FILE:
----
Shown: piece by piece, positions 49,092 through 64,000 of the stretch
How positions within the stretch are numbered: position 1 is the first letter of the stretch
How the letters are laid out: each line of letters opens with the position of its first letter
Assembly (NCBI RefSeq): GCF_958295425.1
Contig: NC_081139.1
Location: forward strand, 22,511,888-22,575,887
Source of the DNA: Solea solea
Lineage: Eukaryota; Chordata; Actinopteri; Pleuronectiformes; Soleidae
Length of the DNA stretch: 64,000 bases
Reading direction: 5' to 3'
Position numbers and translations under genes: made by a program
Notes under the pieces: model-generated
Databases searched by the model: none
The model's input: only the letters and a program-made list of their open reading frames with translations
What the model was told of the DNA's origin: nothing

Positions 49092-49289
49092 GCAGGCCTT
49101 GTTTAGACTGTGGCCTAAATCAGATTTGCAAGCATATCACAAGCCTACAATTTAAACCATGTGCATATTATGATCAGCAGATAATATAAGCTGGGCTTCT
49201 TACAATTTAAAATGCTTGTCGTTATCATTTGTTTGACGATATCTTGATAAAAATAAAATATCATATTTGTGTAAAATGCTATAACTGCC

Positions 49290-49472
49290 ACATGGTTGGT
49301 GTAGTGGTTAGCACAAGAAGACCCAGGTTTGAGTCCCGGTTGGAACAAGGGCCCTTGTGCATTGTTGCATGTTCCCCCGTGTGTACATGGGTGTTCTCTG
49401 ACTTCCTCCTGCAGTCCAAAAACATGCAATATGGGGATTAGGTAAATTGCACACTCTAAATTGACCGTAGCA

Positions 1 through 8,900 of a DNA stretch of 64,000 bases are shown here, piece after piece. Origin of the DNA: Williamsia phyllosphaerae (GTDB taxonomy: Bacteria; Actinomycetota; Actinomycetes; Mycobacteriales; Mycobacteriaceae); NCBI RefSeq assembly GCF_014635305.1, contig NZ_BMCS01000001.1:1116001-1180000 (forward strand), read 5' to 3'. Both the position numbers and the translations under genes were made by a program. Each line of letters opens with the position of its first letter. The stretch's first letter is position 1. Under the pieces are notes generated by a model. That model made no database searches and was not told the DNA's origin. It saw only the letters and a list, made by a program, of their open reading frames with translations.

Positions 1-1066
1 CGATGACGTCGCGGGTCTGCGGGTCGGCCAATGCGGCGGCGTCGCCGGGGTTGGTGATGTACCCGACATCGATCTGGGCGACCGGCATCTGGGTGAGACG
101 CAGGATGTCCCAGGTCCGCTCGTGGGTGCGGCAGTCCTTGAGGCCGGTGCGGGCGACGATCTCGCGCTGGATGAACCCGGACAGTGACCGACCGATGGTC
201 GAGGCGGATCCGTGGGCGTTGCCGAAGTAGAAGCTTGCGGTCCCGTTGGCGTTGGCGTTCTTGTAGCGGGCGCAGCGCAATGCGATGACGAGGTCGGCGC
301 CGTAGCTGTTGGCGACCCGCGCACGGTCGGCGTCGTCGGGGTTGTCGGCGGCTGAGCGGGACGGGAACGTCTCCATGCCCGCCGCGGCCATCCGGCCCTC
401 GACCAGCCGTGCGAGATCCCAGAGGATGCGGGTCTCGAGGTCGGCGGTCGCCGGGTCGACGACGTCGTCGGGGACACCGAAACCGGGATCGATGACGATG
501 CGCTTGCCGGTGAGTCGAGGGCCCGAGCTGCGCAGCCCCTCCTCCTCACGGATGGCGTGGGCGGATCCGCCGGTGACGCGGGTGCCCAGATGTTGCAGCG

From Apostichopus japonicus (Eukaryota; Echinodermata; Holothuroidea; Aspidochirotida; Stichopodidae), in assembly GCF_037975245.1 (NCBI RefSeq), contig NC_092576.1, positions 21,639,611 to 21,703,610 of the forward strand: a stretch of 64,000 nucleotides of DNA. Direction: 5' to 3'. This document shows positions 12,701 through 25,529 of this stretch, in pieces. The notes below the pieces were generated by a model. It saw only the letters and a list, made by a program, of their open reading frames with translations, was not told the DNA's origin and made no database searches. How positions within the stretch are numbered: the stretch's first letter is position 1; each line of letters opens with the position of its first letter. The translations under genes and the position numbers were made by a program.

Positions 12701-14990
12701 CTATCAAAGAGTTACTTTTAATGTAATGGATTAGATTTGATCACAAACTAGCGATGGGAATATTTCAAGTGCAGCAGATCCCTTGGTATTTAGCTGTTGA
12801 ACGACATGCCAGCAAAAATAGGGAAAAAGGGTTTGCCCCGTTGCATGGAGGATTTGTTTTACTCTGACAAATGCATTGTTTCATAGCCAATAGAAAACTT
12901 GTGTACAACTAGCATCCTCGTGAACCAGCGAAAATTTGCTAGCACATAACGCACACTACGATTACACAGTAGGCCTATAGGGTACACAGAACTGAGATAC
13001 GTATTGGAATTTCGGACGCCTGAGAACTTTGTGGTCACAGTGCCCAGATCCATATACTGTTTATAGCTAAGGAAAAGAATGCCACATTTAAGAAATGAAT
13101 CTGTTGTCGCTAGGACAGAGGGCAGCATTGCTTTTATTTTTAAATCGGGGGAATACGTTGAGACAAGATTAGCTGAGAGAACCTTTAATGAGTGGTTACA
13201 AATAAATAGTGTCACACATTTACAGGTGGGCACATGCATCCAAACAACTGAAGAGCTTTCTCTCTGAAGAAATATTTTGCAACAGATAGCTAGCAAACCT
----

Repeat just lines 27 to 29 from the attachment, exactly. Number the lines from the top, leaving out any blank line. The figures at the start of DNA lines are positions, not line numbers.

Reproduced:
101 CAGGATGTCCCAGGTCCGCTCGTGGGTGCGGCAGTCCTTGAGGCCGGTGCGGGCGACGATCTCGCGCTGGATGAACCCGGACAGTGACCGACCGATGGTC
201 GAGGCGGATCCGTGGGCGTTGCCGAAGTAGAAGCTTGCGGTCCCGTTGGCGTTGGCGTTCTTGTAGCGGGCGCAGCGCAATGCGATGACGAGGTCGGCGC
301 CGTAGCTGTTGGCGACCCGCGCACGGTCGGCGTCGTCGGGGTTGTCGGCGGCTGAGCGGGACGGGAACGTCTCCATGCCCGCCGCGGCCATCCGGCCCTC